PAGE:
Photo of Whang-Od Oggay by Lars Krutak.
I had to weed through the muck of dumb celebrity tattoo gossip and features focusing on the bad rather than beauty of tattooing, but I did come up with some gems. I also threw in a few that made me mad but were noteworthy. Here we go...
One of my favorite recent features was this Guardian photo show "What lies beneath: people with full-body tattoos bare all." Cheezy title, but great photos of a diverse group of collectors, including our friend Drew Beckett.
I was also so excited to read that the Philippines' oldest living mambabatok (tattoo artist), Whang-Od Oggay (shown above), has been nominated as a "National Living Treasure or Gawad sa Manlilikha ng Bayan (GAMABA)" for her role in perpetuating the traditional art of Kalinga tattooing. I first learned of Whang-Od through Lars Krutak's writing "The Kalinga Tattoo Artist of the Philippines," and through the work of the Tatak Ng Apat Na Alon Tribe, who are reviving the ancient tattoo arts of their Kalinga ancestors here in the US. Hers is an amazing story and truly deserving of such an honor. Also check this video profile on Whang-Od (from 2013).
Lars' work is also discussed in the Smithsonian Science News article "Is tattoo ink safe?" The article explores a paper that Lars co-authored entitled "A medical-toxicological view of tattooing," which looks at the toxicological risks of the ingredients used in tattoo inks and also what happens to the pigments during tattoo removal. Lars is quoted in the article explaining further:
There are no regulatory requirements concerning the production and sterility of colorants, which can carry multi-resistant bacteria and carcinogens and trigger serious allergic reactions and viral infections. [...] New research is needed to contribute to the future development of safe tattooing, and this article is a first step in the right direction.In Australia, plastic surgeons & tattoo removal specialists want greater regulation of the tattoo removal industry, especially considering the damage that is being done by those with a laser machine and little experience.
On the US legal front, a federal judge tossed a lawsuit challenging the visible tattoo ban of the Chicago Police Department. In July, three Chicago police officers, who served in the military and have symbolic tattoos, filed the suit claiming that the ban violates their First Amendment rights of freedom of speech and expression. However, U.S. District Judge Charles P. Kocoras ruled that "the city's goal of having a professional-looking police force trumps the officer's desire to express themselves by keeping their tattoos visible while on-duty." We've been seeing more and more challenges to police department tattoo policies, with different results, but it appears that the legal tide is still with upholding these bans.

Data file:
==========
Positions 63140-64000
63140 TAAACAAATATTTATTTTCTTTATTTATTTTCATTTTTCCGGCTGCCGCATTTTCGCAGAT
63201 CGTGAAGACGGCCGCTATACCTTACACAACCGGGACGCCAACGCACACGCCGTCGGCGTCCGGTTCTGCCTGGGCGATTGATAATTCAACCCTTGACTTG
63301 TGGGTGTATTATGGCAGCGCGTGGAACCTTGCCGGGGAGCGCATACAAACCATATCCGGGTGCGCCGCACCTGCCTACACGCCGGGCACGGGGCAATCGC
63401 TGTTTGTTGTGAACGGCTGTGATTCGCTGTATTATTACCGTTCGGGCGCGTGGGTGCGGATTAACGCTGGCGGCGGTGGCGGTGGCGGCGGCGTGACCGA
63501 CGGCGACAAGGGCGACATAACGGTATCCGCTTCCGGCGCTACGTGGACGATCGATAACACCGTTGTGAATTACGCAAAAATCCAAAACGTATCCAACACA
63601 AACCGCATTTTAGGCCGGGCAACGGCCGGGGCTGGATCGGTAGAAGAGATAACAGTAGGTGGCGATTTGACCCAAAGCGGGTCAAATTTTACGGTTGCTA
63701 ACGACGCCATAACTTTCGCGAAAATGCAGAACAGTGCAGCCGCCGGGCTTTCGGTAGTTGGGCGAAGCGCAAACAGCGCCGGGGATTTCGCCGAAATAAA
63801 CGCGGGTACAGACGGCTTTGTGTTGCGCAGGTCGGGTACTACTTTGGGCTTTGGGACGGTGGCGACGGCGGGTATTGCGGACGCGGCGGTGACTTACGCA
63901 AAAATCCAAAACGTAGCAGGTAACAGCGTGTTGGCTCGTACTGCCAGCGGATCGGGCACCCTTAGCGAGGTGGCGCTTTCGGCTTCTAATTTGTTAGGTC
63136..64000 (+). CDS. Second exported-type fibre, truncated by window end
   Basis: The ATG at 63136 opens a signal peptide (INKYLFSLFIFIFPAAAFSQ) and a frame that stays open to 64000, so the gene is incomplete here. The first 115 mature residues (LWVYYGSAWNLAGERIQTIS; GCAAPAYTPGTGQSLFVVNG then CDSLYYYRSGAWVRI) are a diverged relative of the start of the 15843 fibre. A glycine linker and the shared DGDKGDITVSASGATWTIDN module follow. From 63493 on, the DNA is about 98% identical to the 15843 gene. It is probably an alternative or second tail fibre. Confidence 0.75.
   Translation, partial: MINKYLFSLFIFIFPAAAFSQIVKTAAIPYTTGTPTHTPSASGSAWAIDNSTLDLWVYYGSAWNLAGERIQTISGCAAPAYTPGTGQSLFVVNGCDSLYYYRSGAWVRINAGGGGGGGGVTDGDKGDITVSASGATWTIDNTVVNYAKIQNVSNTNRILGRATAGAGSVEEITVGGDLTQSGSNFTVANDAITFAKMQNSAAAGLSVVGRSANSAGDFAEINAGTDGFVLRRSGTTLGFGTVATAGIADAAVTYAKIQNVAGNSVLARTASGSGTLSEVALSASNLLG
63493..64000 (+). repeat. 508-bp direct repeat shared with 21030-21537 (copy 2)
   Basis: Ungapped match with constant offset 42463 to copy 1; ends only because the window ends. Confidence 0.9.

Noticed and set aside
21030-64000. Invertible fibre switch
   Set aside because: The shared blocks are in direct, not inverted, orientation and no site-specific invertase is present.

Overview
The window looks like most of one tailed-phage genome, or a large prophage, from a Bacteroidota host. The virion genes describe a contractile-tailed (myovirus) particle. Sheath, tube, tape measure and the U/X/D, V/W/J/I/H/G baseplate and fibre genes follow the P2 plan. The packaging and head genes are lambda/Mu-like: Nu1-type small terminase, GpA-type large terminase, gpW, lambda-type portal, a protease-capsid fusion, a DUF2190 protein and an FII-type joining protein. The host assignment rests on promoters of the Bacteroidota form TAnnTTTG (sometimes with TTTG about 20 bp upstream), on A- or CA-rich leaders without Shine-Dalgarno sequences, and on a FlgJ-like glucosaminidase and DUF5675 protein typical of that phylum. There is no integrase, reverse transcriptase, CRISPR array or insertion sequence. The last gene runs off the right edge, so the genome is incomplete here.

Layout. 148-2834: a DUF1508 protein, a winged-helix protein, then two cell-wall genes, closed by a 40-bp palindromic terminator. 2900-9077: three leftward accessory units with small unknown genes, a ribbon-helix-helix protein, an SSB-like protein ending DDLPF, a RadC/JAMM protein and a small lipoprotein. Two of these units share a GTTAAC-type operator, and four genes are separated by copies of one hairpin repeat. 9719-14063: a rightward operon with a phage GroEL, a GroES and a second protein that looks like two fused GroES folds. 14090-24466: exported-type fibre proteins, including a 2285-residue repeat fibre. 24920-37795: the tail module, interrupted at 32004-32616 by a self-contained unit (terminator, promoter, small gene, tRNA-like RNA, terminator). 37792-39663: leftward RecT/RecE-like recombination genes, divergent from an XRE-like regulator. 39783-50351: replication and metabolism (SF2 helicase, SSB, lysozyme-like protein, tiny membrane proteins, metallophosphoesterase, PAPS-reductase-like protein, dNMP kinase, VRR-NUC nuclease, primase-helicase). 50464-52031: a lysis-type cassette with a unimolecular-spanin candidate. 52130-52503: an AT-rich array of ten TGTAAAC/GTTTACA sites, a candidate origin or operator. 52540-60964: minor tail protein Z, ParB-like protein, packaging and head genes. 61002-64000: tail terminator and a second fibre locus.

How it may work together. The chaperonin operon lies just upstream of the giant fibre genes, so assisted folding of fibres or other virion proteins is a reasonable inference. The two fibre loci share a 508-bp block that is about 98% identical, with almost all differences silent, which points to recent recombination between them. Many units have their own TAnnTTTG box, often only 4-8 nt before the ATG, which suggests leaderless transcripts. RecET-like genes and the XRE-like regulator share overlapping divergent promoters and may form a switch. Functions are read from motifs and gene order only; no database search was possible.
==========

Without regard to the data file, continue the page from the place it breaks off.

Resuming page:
It was painful for me to read the TechInsider article on "trendy sacred geometry tattoos" -- which is anything but sacred. It features work from some good artists, but throwing it together in an Instagram Listacle format was tacky and lacked respect for patterns that should be taken as something more than the next cute Pinterest tattoo pick.
Thankfully, I felt better reading this profile and Q&A with Paul Slifer, the Massachusetts native who owns Red, Hot and Blue Tattoo in Edinburgh, Scotland. A few years ago, when I was visiting that fabulous city, I stopped by the studio, and they were really warm and welcoming. Plus the artists there know how to put on a beautiful tattoo. Check 'em.
One of the biggest stories in recent headlines was the tattoo of Justin Trudeau, Canada's new Prime Minister, which is a Haida-inspired raven with a globe as part of the body. As noted by Radio Canada International, the tattoo was done by Robert Davidson, an artist of Haida and Tlingit descent. Interestingly, the article brings up cultural appropriation and tattoos:
There has been controversy in North America over cultural appropriation-the fashion industry and non-natives using aboriginal symbols. But Peter Lantin, president of the council of the Haida Nation, told the National Post "when Justin Trudeau visited...again in 2013, he seemed to take an interest in the culture and, of course, his father was technically family."Read more on the issue of appropriation and Haida tattooing here. As a follow up to the Trudeau tattoo story, the BBC has this article on tattoos of other world leaders.
Aaaand let's wrap up this news review with some quick & dirty links:
* An Australian man with a Hindu goddess tattoo angered a crowd in Bangalore, India.
* Patrick Thomas of OC Tattoo on Pet Portraits, Graphic Design, and Tattooing his Sister.
* "My Life with a Face Tattoo" is an interesting BBC video profile of one Dundee man.
* And the most tattooed city in the UK is ...
All Images Copyright Lars Krutak
Tattoo anthropologist Dr. Lars Krutak is no stranger to Needles & Sins. In February, we profiled the tattoo hunter, discussing his research into indigenous body modification practices worldwide. We also love his Kalinga Tattoo book on the vanishing tattoo practices of the Kalinga people in the Philippines.
This Saturday, July 30th, Lars will be giving a lecture at Sacred Gallery on his research and displaying photos and video from his journeys. Here's what Sacred says of the event: